So, even if I have wielded a spade a hundred times before, when I pick it up today, I’m going to work out how to use it as if this were my first time.

That is so important and so central to Alexander’s work, and resisted so strongly by just about everyone, that I am going to say it again.

Even if I have wielded a spade a hundred times before, when I pick it up today, I’m going to work out how to use it as if this were my first time.

Step three

Project consciously the directions required for putting these means into effect.

We have touched on these technical terms before [see: concentration (true) ]. “Directions”, in this context are the “orders”, the commands you give yourself, when you direct yourself in activity.

The important word here, though, is “means”. The orders or directions I am giving myself are the ones that will bring about the means. 

I am absolutely not going to direct myself to dig a hole.

In other words, I have given thought to the relationship of my head to my body, reasoned out the most appropriate place to stand, the most appropriate way to hold the spade, the best way to move my arms and legs in order for the spade to do what I want it to do, etc. This is the “means”, the protocol, by which the hole will get dug. 

When I go into activity, I am going to fill my mind exclusively with these means, sparing no thought for the result.

If the means I have reasoned out are appropriate, and if my goal is achievable, if I faithfully carry out the means I have reasoned out, I cannot avoid success.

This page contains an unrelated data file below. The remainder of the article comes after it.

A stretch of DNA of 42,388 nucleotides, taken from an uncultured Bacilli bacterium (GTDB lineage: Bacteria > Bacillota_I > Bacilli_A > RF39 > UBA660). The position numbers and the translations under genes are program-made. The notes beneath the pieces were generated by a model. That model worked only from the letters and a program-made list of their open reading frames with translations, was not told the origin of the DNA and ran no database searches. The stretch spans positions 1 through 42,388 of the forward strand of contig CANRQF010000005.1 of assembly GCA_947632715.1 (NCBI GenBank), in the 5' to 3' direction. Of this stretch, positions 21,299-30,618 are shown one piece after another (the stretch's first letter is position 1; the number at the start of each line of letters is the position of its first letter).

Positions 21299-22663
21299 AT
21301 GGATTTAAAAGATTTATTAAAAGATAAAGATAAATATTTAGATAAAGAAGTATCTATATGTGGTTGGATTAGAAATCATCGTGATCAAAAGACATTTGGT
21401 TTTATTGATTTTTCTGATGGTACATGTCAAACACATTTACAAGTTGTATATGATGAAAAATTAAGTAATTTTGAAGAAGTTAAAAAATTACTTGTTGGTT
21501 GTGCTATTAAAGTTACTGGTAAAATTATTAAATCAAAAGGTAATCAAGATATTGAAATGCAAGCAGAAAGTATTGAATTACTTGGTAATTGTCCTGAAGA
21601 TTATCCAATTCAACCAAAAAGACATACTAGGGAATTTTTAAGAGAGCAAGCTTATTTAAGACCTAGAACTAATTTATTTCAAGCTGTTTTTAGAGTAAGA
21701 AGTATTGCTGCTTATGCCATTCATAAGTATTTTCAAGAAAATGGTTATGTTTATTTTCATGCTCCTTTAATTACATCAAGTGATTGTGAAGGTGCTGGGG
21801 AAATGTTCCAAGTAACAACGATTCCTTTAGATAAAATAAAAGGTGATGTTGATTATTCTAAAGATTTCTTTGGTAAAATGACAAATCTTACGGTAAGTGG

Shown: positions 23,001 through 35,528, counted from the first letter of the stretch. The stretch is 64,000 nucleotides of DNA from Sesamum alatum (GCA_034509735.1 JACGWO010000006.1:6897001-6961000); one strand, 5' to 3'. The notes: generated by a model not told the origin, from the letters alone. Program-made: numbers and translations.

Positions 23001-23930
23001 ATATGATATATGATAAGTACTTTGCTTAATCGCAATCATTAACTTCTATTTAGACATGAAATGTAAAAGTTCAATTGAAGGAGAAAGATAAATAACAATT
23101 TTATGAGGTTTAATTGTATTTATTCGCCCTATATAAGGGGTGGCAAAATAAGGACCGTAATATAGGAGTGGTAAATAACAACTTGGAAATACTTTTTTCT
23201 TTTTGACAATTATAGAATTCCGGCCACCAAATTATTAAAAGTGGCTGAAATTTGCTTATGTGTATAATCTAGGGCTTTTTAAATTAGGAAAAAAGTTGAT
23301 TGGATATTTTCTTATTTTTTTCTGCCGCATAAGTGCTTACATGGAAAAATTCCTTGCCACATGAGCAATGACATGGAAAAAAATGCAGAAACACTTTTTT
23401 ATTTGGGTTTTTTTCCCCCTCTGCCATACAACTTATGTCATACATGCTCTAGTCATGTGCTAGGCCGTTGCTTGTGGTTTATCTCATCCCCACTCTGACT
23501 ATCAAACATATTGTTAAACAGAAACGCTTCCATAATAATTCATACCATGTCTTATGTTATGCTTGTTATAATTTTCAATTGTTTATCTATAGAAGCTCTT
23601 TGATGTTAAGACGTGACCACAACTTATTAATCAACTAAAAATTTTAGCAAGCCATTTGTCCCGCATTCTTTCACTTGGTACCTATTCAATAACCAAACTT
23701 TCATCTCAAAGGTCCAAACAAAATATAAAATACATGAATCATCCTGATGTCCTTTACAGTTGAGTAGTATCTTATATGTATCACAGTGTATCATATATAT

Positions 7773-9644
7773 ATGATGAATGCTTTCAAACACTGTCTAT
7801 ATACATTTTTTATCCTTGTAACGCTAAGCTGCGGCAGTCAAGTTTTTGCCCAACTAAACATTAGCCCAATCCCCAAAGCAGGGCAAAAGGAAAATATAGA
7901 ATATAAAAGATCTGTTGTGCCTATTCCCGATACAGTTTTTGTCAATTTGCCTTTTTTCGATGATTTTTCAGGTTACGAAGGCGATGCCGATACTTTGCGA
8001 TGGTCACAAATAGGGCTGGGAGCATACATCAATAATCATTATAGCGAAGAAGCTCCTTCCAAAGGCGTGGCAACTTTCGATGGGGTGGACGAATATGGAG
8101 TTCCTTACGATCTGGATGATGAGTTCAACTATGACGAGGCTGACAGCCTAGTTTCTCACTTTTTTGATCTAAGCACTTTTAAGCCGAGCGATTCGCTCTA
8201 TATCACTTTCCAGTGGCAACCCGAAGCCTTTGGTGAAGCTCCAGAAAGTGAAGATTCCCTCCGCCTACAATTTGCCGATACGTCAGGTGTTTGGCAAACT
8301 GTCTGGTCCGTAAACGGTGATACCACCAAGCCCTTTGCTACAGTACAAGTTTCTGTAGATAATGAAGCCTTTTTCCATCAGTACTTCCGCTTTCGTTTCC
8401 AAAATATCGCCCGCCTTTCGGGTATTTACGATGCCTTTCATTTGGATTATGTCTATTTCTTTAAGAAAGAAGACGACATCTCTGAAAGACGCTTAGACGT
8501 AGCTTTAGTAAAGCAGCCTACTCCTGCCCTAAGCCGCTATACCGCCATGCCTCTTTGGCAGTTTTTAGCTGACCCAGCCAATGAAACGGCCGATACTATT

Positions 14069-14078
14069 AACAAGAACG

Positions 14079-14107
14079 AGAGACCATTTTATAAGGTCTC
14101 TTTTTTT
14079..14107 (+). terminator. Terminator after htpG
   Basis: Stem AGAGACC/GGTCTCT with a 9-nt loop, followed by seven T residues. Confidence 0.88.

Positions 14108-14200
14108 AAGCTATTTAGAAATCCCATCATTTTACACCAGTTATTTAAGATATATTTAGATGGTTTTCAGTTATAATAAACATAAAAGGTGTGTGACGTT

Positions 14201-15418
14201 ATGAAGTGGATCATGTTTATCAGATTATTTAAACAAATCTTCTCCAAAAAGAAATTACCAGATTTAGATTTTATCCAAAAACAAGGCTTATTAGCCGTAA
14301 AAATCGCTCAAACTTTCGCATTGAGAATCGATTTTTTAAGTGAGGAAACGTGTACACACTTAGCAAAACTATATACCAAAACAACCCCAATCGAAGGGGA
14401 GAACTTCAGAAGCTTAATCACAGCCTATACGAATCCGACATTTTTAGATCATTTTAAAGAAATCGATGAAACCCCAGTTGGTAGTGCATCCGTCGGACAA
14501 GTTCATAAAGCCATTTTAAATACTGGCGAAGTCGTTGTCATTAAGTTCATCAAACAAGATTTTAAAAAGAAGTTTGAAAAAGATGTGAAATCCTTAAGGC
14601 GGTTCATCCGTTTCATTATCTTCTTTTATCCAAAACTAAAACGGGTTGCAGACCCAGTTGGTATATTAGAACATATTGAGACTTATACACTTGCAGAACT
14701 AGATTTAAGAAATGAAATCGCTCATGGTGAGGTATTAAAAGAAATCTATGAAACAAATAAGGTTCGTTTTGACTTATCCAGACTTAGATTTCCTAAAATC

If, even for a second, I put my attention on the result, I will almost certainly get my “past protocols” leading to the same outcomes I always had in the past.

As I said, I may not come up with a radical new method of going to work, but my experience working with this process has always been that, over time, my relationship to the task changes in interesting and positive ways, and so do the results.

I recommend trying this with an activity you do regularly, maybe something you take for granted. 

Analyse the conditions present. Reason out, as if for the first time, an appropriate means by which you can achieve the task. Then put your attention exclusively on the means you have reasoned out. 

Let me know what happens.

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By Simon Gore

Simon teaches Alexander Technique in Bristol, England, and is a course coordinator for the ITM teacher training programme.